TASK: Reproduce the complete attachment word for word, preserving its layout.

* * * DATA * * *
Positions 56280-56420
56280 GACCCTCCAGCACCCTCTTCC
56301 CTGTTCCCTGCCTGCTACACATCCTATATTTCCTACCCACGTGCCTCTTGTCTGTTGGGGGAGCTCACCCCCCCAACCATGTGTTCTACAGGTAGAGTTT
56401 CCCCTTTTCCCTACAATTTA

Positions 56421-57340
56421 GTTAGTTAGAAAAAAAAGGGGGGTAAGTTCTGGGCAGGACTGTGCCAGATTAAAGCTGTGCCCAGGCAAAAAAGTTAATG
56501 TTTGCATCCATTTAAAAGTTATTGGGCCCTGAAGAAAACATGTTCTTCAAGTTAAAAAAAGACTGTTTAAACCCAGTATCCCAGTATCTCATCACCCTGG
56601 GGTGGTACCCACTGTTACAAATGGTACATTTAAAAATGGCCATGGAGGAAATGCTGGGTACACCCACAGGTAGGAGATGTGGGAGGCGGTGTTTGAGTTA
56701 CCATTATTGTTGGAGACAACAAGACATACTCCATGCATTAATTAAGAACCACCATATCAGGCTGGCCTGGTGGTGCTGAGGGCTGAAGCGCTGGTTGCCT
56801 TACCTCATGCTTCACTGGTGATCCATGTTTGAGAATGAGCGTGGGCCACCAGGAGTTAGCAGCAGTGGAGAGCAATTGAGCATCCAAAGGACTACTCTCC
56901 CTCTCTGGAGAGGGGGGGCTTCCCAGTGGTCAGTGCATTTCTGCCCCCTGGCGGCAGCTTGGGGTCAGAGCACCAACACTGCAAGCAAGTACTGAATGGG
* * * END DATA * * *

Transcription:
Positions 56280-56420
56280 GACCCTCCAGCACCCTCTTCC
56301 CTGTTCCCTGCCTGCTACACATCCTATATTTCCTACCCACGTGCCTCTTGTCTGTTGGGGGAGCTCACCCCCCCAACCATGTGTTCTACAGGTAGAGTTT
56401 CCCCTTTTCCCTACAATTTA

Positions 56421-57340
56421 GTTAGTTAGAAAAAAAAGGGGGGTAAGTTCTGGGCAGGACTGTGCCAGATTAAAGCTGTGCCCAGGCAAAAAAGTTAATG
56501 TTTGCATCCATTTAAAAGTTATTGGGCCCTGAAGAAAACATGTTCTTCAAGTTAAAAAAAGACTGTTTAAACCCAGTATCCCAGTATCTCATCACCCTGG
56601 GGTGGTACCCACTGTTACAAATGGTACATTTAAAAATGGCCATGGAGGAAATGCTGGGTACACCCACAGGTAGGAGATGTGGGAGGCGGTGTTTGAGTTA
56701 CCATTATTGTTGGAGACAACAAGACATACTCCATGCATTAATTAAGAACCACCATATCAGGCTGGCCTGGTGGTGCTGAGGGCTGAAGCGCTGGTTGCCT
56801 TACCTCATGCTTCACTGGTGATCCATGTTTGAGAATGAGCGTGGGCCACCAGGAGTTAGCAGCAGTGGAGAGCAATTGAGCATCCAAAGGACTACTCTCC
56901 CTCTCTGGAGAGGGGGGGCTTCCCAGTGGTCAGTGCATTTCTGCCCCCTGGCGGCAGCTTGGGGTCAGAGCACCAACACTGCAAGCAAGTACTGAATGGG